Pro-independence parties and Socialists criticize unionist Cs’ intention to not support decree authorizing the removal of dictator’s body from Valley of the Fallen
For over 40 years the remains of dictator Francisco Franco have lain in the mausoleum outside Madrid known as the Valley of the Fallen. However, the intention by Spain’s Socialist government to pass a decree on Friday ordering the remains be exhumed has led to a political row, with Spain’s People’s Party (PP) and Ciudadanos (Cs) parties against the move.
If both parties refuse to support the decree, its approval will be in the hands of the pro-independence parties and Unidos Podemos -which includes Catalan force En Comú Podem, non-aligned over independence-.
“Cs and PP are competing to see who can act almost like a caveman out of the two,” said Alfred Bosch, of Catalonia’s Esquerra (ERC) party. Bosch called it “incomprehensible” that Cs and PP should oppose the public display of symbols supporting jailed political leaders and not favour the removal of Franco’s remains. “A mausoleum devoted to the memory of a military dictator does not affect the neutrality of the public space?” Bosch asked rhetorically.
Bosch went further, saying that his party not only supports the efforts to exhume the dictator’s remains but is calling for a “complete review of the injustices of the dictatorship,” with the overturning of sentences handed down by the Franco regime, such as the execution in 1940 of the then Catalan president, Lluís Companys.
The urgency of the measure “not justified,” says PP
Yet, PP is threatening to appeal to Spain’s Constitutional Court should the government pass the decree modifying historical memory legislation to authorize the removal of Franco’s remains. According to a PP spokesman, the urgency of the move is “not justified” and he accused the minority Socialist government of governing by decree and currying favour with parties, such as ERC and Podemos.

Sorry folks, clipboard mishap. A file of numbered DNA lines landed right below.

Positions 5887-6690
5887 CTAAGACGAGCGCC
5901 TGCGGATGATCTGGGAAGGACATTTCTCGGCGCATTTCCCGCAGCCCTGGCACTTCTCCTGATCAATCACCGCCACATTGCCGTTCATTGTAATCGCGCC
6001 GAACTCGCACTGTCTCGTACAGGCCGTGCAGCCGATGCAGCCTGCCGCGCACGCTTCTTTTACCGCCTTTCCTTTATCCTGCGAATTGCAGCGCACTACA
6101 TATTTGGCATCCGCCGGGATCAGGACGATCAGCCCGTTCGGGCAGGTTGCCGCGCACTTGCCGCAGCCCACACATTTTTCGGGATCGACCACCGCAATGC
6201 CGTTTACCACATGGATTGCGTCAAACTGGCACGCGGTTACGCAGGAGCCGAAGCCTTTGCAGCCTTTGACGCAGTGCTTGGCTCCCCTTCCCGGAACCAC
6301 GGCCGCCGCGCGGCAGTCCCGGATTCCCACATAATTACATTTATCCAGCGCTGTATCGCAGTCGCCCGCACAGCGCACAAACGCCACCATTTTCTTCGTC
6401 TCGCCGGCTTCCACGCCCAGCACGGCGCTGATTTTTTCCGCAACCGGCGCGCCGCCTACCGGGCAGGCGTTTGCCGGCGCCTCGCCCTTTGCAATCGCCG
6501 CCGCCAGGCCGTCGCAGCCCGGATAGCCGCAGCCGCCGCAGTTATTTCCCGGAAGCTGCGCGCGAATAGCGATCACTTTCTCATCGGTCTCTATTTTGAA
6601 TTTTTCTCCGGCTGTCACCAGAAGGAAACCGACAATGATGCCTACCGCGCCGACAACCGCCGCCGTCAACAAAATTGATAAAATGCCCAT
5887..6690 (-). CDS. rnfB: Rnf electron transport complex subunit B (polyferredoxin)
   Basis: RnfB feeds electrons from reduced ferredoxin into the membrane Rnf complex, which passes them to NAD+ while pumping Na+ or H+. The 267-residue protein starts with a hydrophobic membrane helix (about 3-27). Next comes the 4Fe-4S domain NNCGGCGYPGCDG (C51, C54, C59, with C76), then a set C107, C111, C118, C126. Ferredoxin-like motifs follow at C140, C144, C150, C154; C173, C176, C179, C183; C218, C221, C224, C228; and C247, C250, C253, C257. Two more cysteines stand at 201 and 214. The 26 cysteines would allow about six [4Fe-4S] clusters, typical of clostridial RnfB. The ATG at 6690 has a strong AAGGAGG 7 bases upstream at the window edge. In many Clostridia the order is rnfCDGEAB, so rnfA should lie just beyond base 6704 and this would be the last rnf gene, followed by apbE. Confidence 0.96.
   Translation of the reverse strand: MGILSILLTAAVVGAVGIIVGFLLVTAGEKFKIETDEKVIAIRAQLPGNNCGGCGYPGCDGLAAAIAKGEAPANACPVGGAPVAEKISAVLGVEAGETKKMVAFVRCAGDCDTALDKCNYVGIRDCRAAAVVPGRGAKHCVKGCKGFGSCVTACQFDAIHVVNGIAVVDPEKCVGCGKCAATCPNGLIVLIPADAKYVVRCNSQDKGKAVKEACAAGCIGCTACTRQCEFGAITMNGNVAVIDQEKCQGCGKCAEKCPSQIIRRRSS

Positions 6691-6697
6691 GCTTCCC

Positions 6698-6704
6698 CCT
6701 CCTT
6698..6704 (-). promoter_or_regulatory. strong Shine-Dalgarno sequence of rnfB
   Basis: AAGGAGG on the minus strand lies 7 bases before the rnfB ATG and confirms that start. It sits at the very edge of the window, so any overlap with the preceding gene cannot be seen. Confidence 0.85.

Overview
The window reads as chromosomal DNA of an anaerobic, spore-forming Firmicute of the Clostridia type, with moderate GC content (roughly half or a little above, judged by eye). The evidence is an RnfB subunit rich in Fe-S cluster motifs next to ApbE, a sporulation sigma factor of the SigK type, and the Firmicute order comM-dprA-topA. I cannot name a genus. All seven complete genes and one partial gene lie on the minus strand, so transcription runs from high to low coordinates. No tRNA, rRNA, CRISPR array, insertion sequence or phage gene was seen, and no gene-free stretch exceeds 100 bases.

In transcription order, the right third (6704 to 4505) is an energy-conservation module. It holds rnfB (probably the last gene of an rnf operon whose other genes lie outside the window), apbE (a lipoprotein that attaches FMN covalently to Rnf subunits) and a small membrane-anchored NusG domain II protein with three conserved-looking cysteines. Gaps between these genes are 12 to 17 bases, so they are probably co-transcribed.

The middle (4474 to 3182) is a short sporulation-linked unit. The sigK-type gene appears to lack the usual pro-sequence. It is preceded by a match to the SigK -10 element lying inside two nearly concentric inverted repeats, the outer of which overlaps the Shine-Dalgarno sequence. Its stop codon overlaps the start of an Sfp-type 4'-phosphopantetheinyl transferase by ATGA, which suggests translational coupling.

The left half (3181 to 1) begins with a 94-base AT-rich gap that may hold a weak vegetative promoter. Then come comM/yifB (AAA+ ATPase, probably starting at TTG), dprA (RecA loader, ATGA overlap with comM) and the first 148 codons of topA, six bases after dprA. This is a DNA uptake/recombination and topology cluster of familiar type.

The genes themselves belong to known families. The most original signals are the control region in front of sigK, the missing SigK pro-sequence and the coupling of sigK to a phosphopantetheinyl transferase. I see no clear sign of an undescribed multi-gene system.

“A mausoleum devoted to the memory of a military dictator does not affect the neutrality of the public space?”
Alfred Bosch · ERC leader in Barcelona
“The only urgency is for [Pedro] Sánchez to continue as president, Spaniards are in no hurry to dig up a dead man who has spent 40 years in his tomb,” said the PP spokesman.
“We will not support it,” says Cs
Cs was also critical of the move, with party leader Albert Rivera arguing that government decrees should be reserved for “urgent” matters and stating that his party will not vote to ratify the decree when it goes before the Spanish Congress. “If all we are to debate is what happens to Franco’s bones then we will not support it,” said Rivera in a radio interview on Wednesday.
If the Spanish government goes ahead and approves the measure in Friday’s cabinet meeting, Spain’s lower chamber has a month to ratify the decree authorizing the removal of the dictator’s remains. In a 2017 parliamentary motion calling for Franco’s exhumation from the Valley of the Fallen put forward by the Socialist party, then in opposition, Cs voted in favour, with PP choosing to abstain.
Socialists call on Cs to “reconsider”
The spokesman for the Socialist party in Congress, Adriana Lastra, called on Cs to “reconsider.” “We call on them to rethink, it is urgent because we are 40 years behind,” Lastra said, who added: “It is a democratic anomaly in the 21st century, and in full democracy, that there be a mausoleum devoted to a dictator.” Lastra also said that her party fully supports ERC’s wish to see sentences from the Franco regime overturned.
Catalonia’s other pro-independence party, Junts per Catalunya (JxCat), reacted to Cs announcement that it intends to abstain with sarcasm: “They say they are not neo-fascists. They are in the centre. Soon they will explain how Franco built reservoirs and invented holidays,” JxCat spokesman, Eduard Pujol, posted on Twitter. PDeCAT, JxCat’s base party, was one of the parties that supported the Socialists’ no confidence motion that ousted Mariano Rajoy’s PP government, leading to Sánchez becoming president in June.